Plaintiff, by her undersigned attorneys, for her complaint, alleges upon personal knowledge as to herself and her own acts, and upon information and belief as to all other matters, based upon, inter alia, the investigation made by and through her attorneys, as follows:


1. Plaintiff is a beneficiary in an employee welfare benefit plan, as defined under and regulated pursuant to the Employee Retirement Income Security Act of 1974, 29 U.S.C. New Hampshire, Inc. ("Healthsource-NH"), a health maintenance organization ("HMO") owned, operated and controlled by Healthsource, Inc. ("Healthsource" or the "Company"), has been retained by the employer of plaintiff's husband to provide healthcare coverage as part of the welfare benefit plan it offers to its employees. Except where otherwise indicated, the use of the term Healthsource refers to Healthsource, Inc. and to its subsidiaries, including Healthsource-NH, through which it offers managed care services.

2. Healthsource is a provider of healthcare services to more than 3 million subscribers nationwide. These subscribers accept Healthsource as their healthcare provider in reliance on the Company's representations that they will receive a high quality of care through physicians whose primary interest is in their patients' medical needs. What the subscribers do not know, however, is that Healthsource provides financial incentives to their doctors specifically designed to encourage them to reduce the level of medical treatment they will offer their patients and that many of the decisions concerning their medical care are not made by their doctors, or, indeed, any qualified medical personnel, but by non-medical clerks who rely on computerized data bases that limit what care can be provided -- data bases that are withheld from public scrutiny, even from the eyes of the doctors purportedly serving the interests of the patients on behalf of Healthsource.

3. Healthsource, for example, has represented to its members that its physicians have a contractual relationship "which does not interfere with the exercise of the physician's independent medical judgment." Yet, at the same time, and unknown to its members, Healthsource provides compensation to its physicians that increases if they reduce the level of care they provide. As one internal memorandum from Healthsource to its physicians declares, the Healthsource compensation scheme offers doctors the "[p]otential to increase total physician compensation through cost containment efforts." In other words, the physicians receive greater compensation if they reduce the number of tests, referrals to specialists and hospitalizations they provide to their patients.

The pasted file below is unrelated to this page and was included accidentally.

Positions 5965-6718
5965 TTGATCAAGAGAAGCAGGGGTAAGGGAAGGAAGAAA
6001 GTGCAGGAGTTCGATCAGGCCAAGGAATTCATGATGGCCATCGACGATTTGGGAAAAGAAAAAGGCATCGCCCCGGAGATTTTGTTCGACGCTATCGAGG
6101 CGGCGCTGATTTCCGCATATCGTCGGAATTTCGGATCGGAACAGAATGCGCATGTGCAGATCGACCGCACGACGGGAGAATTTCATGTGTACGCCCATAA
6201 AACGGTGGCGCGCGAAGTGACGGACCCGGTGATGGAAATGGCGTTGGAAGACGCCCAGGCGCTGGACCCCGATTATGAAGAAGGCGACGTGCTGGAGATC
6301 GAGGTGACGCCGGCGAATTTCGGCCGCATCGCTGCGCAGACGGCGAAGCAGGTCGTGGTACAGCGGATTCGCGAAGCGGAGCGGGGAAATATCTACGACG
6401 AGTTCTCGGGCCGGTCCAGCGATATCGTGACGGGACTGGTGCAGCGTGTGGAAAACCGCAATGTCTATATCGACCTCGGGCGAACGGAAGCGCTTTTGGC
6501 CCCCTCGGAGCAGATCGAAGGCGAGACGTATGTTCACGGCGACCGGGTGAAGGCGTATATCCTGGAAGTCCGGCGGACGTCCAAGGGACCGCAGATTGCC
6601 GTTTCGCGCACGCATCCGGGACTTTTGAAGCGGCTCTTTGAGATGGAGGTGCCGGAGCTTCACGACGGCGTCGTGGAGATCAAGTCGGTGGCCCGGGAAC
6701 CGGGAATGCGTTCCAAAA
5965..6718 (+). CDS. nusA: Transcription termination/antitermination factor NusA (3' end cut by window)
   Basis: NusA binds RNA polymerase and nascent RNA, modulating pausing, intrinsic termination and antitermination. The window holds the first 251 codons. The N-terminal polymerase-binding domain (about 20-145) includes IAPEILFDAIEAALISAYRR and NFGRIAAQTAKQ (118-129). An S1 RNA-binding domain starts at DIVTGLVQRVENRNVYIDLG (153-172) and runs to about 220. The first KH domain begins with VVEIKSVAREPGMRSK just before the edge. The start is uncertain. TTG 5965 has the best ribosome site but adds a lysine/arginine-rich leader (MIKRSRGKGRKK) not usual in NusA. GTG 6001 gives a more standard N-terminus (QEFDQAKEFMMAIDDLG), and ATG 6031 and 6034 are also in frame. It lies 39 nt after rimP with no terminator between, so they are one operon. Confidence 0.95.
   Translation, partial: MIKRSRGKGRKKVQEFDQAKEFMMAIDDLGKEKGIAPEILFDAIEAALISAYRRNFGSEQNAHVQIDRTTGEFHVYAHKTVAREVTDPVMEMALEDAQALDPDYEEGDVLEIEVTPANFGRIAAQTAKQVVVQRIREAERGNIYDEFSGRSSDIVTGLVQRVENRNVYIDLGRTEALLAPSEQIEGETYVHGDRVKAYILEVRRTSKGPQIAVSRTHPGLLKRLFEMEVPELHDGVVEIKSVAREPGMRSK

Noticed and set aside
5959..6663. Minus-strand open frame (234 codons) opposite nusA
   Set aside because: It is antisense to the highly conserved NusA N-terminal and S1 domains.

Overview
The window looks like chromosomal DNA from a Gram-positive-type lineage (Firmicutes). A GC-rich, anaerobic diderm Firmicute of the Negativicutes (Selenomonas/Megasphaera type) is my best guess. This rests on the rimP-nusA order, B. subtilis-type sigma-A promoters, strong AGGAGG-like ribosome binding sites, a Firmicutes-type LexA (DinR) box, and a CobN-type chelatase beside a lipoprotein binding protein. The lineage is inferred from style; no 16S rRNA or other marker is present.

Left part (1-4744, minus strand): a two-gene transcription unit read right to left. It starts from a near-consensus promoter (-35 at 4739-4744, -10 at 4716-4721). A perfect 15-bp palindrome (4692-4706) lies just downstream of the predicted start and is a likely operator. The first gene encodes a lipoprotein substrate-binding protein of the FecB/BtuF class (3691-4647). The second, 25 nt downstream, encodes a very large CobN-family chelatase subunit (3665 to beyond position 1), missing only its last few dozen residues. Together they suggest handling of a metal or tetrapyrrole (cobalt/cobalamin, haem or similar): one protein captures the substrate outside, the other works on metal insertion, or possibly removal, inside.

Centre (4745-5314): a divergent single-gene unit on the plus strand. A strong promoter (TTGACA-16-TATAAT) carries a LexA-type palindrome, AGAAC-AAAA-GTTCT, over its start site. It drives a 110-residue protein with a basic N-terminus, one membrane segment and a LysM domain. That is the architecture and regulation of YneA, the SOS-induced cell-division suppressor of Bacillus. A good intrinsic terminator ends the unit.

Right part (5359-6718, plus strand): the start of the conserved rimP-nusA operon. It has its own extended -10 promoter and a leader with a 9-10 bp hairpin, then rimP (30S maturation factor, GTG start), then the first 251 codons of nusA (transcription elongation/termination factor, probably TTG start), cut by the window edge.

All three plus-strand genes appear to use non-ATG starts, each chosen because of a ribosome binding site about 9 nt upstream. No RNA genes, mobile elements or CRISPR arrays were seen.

4. The need to provide adequate disclosure concerning the incentives that managed care companies provide their physicians was recently recognized in the January 15, 1996 issue of the U.S. News & World Report, which stated:

While no one can see into a doctor's heart, new physician- payment arrangements with managed-care organizations flip the old doctor-patient pact on its head by creating incentives to deny, rather than provide, care. Formerly, when doctors provided care, they made money. Now, when managed-care doctors order a hospital stay, a referral to a specialist or expensive, high-tech procedures, they stand to lose money. Confusing as the new payment systems are, consumers must begin to understand them by asking their doctors tough -- maybe even embarrassing -- economic questions, because how a plan's doctors are paid could compromise care when it is needed the most.
Of course, because of the misrepresentations and omissions by Healthsource, its members are not even aware of the financial incentives that should prompt these "tough questions."

5. Concerns over the conflicts of interest the financial incentives create for doctors has led the American Medical Association ("AMA") to recommend that all managed care companies disclose such incentives to their subscribers, a recommendation which Healthsource has not followed. As Carol O'Brien, a senior attorney in the AMA's Chicago office, told The Boston Globe on January 28, 1996, when summarizing the financial incentives paid by Healthsource to its doctors, "[s]uch arrangements can act as a strong disincentive to provide patients with extra care and can result in ethical conflicts for doctors."